Mike Green was day-to-day in late October. Then out until at least Feb. 1. But with nagging groin injuries, it never was clear when the Washington Capitals defenseman would really be ready to return.
Now, there's finally a clear timeline, though it comes as a result of the sports hernia surgery Green underwent Tuesday in St. Louis. It knocks him out four to six weeks but brings peace of mind and clarity moving forward.
"It will now eliminate the unknown," Capitals general manager George McPhee said. "Sometimes when you take the conservative approach, it takes a while and you don't really know when the player's going to be ready. With this procedure, we know when the player should be ready."
Though it's hard to accept that Green will miss another 12 games after being out for 34 of the first 44 this season, teammates recognize the 26-year-old going under the knife now is the best move for all involved.
"Hopefully, it's going to do well for Mike and see him back in the lineup when he's a hundred percent. But this is something we don't have control of," said defenseman Roman Hamrlik, who was bothered by groin problems an entire season he spent with the New York Islanders. "Injuries happen. Unfortunately, Mike is our key on the blue line. We don't want to see any players get hurt or have major surgery, but hopefully he's going to be fine and see him in the lineup."
Green has been out with shoulder, groin, hip and ankle injuries and a concussion in the past season and a half. This year, specifically, the Caps have grown accustomed to life without Green.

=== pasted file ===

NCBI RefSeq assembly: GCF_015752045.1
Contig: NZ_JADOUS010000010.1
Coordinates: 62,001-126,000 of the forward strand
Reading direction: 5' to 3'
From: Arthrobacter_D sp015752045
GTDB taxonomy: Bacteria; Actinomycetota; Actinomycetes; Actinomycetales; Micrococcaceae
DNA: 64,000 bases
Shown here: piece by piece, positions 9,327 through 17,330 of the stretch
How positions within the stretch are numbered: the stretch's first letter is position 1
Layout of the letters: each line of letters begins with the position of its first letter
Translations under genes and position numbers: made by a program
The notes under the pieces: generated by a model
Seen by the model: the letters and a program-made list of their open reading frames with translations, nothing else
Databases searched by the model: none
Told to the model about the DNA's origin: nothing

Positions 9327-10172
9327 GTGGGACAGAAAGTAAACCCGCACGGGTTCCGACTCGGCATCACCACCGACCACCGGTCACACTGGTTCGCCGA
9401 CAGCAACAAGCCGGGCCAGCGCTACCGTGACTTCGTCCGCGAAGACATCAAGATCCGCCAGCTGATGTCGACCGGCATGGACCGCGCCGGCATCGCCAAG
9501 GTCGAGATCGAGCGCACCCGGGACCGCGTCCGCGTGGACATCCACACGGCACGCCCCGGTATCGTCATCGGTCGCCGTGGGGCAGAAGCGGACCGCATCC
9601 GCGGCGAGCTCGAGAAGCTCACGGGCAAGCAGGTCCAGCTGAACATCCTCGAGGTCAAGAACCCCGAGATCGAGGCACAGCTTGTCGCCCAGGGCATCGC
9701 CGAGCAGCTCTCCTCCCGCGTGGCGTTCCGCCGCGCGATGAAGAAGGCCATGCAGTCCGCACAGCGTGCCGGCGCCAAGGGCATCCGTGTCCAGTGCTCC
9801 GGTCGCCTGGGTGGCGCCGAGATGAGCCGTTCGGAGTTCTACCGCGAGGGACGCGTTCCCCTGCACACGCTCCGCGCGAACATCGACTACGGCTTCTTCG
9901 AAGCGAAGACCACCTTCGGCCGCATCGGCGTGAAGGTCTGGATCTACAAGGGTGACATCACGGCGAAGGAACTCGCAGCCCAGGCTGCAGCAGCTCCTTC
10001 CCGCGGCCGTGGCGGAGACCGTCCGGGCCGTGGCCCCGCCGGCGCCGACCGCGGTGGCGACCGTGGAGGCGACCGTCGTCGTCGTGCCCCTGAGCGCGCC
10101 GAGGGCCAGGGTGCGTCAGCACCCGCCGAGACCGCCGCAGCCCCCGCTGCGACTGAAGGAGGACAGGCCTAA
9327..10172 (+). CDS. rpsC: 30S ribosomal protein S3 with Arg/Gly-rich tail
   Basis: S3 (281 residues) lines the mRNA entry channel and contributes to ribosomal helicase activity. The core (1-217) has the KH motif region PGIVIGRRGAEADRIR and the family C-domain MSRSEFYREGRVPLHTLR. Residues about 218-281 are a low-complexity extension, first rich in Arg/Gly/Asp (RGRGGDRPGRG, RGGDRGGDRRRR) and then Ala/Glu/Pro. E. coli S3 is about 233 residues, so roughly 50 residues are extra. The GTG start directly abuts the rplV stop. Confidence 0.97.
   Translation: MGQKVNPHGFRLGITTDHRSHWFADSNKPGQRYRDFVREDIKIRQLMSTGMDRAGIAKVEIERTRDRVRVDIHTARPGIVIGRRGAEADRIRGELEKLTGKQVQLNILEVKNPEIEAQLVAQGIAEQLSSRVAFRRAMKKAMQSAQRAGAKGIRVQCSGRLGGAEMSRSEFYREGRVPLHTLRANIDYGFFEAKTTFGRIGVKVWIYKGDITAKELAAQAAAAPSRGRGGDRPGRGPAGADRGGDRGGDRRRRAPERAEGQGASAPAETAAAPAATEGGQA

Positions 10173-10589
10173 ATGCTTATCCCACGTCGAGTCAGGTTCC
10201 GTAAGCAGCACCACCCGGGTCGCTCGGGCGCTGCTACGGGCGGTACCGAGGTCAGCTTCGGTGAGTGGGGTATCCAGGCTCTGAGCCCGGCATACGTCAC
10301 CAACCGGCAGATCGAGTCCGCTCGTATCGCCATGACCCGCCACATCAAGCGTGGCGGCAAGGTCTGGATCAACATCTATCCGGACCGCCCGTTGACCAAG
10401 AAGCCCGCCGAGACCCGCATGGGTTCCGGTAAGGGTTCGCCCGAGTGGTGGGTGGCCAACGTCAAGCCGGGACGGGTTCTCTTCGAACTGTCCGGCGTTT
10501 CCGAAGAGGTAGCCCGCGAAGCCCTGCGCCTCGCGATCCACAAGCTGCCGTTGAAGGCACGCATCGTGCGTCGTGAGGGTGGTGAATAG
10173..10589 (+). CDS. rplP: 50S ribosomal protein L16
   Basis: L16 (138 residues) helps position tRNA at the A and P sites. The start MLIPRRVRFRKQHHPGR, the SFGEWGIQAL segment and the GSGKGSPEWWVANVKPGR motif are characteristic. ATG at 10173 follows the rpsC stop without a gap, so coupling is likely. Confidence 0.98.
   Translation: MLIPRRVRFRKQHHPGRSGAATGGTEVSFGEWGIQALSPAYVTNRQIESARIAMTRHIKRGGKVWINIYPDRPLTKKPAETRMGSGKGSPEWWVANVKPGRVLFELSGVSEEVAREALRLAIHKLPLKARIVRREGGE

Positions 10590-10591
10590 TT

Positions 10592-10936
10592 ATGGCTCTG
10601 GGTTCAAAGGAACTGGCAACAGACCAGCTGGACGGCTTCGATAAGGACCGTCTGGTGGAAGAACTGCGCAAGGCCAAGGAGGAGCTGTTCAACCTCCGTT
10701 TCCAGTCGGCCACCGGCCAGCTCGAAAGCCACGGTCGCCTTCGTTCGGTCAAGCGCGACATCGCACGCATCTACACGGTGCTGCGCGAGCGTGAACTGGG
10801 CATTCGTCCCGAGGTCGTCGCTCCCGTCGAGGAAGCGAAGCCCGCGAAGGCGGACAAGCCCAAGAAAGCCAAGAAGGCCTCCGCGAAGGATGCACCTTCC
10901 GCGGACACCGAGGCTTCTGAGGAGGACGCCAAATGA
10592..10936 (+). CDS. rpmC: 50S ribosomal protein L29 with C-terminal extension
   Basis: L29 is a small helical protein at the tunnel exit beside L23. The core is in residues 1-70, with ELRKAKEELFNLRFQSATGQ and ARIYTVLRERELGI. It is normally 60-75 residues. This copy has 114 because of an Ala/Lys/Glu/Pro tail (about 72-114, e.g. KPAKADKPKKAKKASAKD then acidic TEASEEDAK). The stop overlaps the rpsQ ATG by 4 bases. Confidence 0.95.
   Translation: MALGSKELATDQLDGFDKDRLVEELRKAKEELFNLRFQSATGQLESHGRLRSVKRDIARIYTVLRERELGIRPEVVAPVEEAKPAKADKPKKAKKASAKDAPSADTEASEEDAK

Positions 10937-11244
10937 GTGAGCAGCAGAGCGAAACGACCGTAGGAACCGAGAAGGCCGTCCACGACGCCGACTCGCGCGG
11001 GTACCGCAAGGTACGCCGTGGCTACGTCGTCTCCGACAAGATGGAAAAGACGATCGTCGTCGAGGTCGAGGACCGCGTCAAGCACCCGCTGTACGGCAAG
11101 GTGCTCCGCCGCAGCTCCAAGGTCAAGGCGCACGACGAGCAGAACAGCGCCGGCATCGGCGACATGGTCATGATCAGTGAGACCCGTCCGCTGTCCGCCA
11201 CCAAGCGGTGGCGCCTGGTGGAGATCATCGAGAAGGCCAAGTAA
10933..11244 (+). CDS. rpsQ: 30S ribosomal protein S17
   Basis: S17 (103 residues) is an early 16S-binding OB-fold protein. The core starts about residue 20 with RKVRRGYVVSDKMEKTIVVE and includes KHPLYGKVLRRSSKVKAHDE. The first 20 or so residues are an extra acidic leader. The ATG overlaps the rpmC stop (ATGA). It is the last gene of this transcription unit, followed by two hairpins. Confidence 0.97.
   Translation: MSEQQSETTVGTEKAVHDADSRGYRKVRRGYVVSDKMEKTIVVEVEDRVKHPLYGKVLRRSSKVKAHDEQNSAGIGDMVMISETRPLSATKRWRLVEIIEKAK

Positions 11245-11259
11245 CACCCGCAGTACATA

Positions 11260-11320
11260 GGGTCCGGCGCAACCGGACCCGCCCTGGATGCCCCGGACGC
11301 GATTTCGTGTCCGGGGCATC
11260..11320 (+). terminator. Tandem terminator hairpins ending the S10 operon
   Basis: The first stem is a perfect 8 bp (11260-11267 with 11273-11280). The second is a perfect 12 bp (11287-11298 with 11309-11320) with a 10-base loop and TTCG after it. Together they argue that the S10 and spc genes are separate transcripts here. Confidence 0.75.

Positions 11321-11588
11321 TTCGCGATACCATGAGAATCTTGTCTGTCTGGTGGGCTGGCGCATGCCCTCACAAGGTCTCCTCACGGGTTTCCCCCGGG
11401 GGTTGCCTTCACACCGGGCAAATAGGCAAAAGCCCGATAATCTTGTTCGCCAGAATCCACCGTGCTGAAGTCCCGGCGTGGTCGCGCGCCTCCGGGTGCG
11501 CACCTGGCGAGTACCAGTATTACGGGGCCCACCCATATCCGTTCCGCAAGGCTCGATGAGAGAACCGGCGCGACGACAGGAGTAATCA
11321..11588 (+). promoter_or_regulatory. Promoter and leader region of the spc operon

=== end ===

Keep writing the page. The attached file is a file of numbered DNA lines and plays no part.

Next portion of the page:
Dmitry Orlov has performed beyond expectations, McPhee said, and Dennis Wideman will make his first NHL All-Star appearance later this month as he has supplied plenty of offense in Green's absence.
The onus, as it has been since Green first was injured Oct. 22, is on the entire team to chip in.
"I think we miss him a lot, especially in the offensive zone and defensive zone. He was our best 'D' and he's still our best 'D,' " captain Alex Ovechkin said. "It's a hard game, and sometimes it just happens when you get hurt and you can't recover so you need surgery."
The biggest challenge for the Caps might be off the ice.
"As a teammate, it [stinks]. He's a fabulous player. I've played with Mike a long time. He's a good buddy of mine. I miss him out there," forward Brooks Laich said. "Trying to keep his spirits up away from the rink and in the locker room even. He's around, and he still sees the guys, and we try to keep his spirits up."
Something that might lift Green's sprits is the history of players who have had a sports hernia operation and gone on to have careers without further issues. Assistant coach Dean Evason had the same surgery in the late 1990s, and though that happened near the end of his career, he reported never having problems again after years of groin pulls.
"Recovery is basically 3-3½ weeks. I was playing again in a month," Evason said. "It takes a bit of time to strengthen back up your abs. But as far as coming back pain-free and stronger, a hundred percent."
Green at 100 percent is something Dale Hunter hasn't seen up-close.
"It's one of the things, you've got to move on," the Capitals' coach said. "Every team goes through it, and we've just got to move on. When he gets better, we'll welcome him back with open arms."
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